Golden by Thomas McGauley

Chapman steps to the corner of 10th Street and Ocean Drive. South Beach, wind in the palmettos, and the tide surging for dunes. It is the smoking metro twilight. Chapman smells shrimp and pasta from a sidewalk café.

Lindell walks up.

Chapman says, “We get inside. When I say, ‘God bless the internet,’ you pull your piece, we take what we find, and split the scene sideways.”

Lindell folds a stick of gum into his mouth. “That easy?”

“That easy bro. It’s a chick. Sounded young on the phone. Lives by herself. God bless the internet.”

Bob Chapman leads the way, in golden Nikes, across the flagstone courtyard, amid leaning plants. The apartment is on the second floor. In the stairwell, Lindell takes a pistol from his jacket pocket, racks the slide, and slips it back in.


They hear the TV inside.

Chapman knocks on the door.

Footsteps sound across the apartment.

Lindell snaps his gum.

A girl‘s voice: “Who is it?”

“Jason. We’re here to look at the guitar.”

“Who’s we?”

Chapman looks at Lindell.

“Me and my friend. Mark.”

“Okay. Just a minute.”

The door opens to a petite girl with big brown eyes. She looks eighteen, sundress, flip-flops, glowing brown skin. “Come in.”

A large-bladed ceiling fan. Huge colorful pillows on black-leather couches. Big-screen TV on the wall. Chapman glances at Lindell. Lindell works his gum and rubs his jaw.

The brown girl twirls on the white carpet. “So, like the ad said, it’s a Fender. Acoustic-electric.” Her brown eyes are big as Broward County. “The price is three hundred.”

Bob Chapman stands by the French doors, opening onto the balcony. “Sounds good.” He nods. “God bless the…” He stops, notices one of the small windows on a French door is busted out.

A closet door kicks open; a long flash of black flies out and sticks a gun to Lindell’s head. The girl brings a pistol into play. Chapman’s throat goes dry. They all four move a step to the right. A sliding of eyeballs. They move a step to the left. Chapman looks at the guy, tall and thin, wispy and arty, dressed in black.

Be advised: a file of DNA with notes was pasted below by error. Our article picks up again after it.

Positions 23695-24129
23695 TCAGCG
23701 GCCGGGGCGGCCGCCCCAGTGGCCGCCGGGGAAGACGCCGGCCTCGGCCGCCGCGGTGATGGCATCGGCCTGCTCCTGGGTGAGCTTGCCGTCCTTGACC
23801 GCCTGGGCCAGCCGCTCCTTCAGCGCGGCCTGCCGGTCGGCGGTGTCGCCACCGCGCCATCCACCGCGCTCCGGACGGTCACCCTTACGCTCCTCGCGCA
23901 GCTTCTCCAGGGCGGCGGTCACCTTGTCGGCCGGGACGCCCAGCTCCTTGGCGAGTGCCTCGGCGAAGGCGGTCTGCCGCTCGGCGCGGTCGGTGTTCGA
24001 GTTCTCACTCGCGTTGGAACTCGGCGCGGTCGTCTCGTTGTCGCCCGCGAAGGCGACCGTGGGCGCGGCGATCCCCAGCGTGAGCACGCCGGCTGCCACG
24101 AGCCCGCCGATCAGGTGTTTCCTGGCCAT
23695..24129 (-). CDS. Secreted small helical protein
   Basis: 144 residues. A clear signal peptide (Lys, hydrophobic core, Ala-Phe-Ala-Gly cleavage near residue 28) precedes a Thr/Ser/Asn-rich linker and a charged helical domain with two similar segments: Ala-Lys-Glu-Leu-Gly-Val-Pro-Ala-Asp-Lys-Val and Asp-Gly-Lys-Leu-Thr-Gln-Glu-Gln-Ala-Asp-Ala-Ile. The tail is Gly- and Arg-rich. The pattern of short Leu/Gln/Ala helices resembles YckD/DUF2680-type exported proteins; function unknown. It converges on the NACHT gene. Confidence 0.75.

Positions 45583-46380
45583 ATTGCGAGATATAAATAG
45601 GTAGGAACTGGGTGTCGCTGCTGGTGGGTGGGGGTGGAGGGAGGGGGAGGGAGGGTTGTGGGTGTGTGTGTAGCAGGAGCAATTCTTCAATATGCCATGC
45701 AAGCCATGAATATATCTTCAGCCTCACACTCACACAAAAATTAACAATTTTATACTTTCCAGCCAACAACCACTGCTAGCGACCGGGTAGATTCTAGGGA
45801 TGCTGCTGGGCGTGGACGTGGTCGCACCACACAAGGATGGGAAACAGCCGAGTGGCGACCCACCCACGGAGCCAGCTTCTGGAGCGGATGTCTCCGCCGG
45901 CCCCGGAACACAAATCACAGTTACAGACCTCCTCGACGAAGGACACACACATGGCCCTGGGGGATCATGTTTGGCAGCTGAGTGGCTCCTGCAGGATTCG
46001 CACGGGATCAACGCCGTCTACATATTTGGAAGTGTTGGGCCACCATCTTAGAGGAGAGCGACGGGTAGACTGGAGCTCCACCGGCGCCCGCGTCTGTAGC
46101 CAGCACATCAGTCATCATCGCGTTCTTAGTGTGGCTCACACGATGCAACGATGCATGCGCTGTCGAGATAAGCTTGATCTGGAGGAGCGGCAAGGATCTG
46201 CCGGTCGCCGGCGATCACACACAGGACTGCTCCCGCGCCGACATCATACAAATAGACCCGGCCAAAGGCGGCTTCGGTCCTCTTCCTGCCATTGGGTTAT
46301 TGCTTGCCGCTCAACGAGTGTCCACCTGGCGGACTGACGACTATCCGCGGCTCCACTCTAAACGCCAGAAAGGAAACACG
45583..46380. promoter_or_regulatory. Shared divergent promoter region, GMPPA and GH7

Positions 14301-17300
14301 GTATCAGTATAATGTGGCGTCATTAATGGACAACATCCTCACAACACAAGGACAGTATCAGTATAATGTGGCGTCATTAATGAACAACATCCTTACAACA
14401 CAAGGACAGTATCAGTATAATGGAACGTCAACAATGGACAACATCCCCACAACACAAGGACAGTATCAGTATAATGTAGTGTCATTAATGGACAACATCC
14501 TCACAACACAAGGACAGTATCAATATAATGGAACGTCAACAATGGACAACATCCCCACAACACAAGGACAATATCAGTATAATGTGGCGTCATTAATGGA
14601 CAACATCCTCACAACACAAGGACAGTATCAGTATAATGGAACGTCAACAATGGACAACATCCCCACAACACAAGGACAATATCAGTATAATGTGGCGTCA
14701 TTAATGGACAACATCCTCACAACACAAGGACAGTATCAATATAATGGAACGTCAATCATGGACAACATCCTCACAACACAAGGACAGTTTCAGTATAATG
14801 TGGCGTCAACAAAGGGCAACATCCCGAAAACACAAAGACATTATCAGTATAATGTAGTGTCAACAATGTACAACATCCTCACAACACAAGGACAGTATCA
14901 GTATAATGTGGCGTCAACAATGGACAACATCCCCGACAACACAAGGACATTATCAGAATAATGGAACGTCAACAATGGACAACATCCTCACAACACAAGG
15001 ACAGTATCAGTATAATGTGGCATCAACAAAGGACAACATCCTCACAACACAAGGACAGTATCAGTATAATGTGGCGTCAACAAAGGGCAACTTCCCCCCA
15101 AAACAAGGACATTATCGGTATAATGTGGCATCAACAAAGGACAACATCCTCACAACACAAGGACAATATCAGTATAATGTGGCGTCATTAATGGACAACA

Chapman says,

“What‘s going on here?”

The wispy guy says, “Give up the cash.”

“We’re just here to look at a guitar.”

“Isn‘t the internet a wonderful thing?”

The wispy guy asks who has the money. Lindell says he does. The wispy guy throws down. His limbs point in all directions, as do his teeth. He says give it up. Lindell slides his right hand in his jacket pocket.

He’s out with the gun and sticks it under the wispy guy’s chin. The girl shrieks. Chapman slaps her gun and retrieves it. He points it at the wispy guy. The girl pulls a derringer from her sundress and presses it to Chapman’s temple.

A sliding of eyeballs. They all four turn on the carpet.

Beyond the balcony, the South Beach tide creeps in the night.

The girl yells, “Give up the money!”

Chapman yells, “We got no money !”

“What do you mean you got no money!”

“We came to jack you. Little girl…” Chapman turns the gun on the girl. “Time for you to go home to mommy.”

A key turns in the front door.

The door opens and a Cuban in a brown-leather bomber jacket steps in.

“What you doing in my place?”

The large-bladed ceiling fan turns its tide in the night.

The Cuban guy pulls a pistol.

The girl screams.

The Cuban fires.

An art-deco lamp explodes.

The wispy guy fires ducking under a table. The bullet chings around the steel kitchen. Lindell diving behind the couch rakes the pillows with bullets. Goose-down feathers fly up; they are sucked in and spat out of the ceiling fan .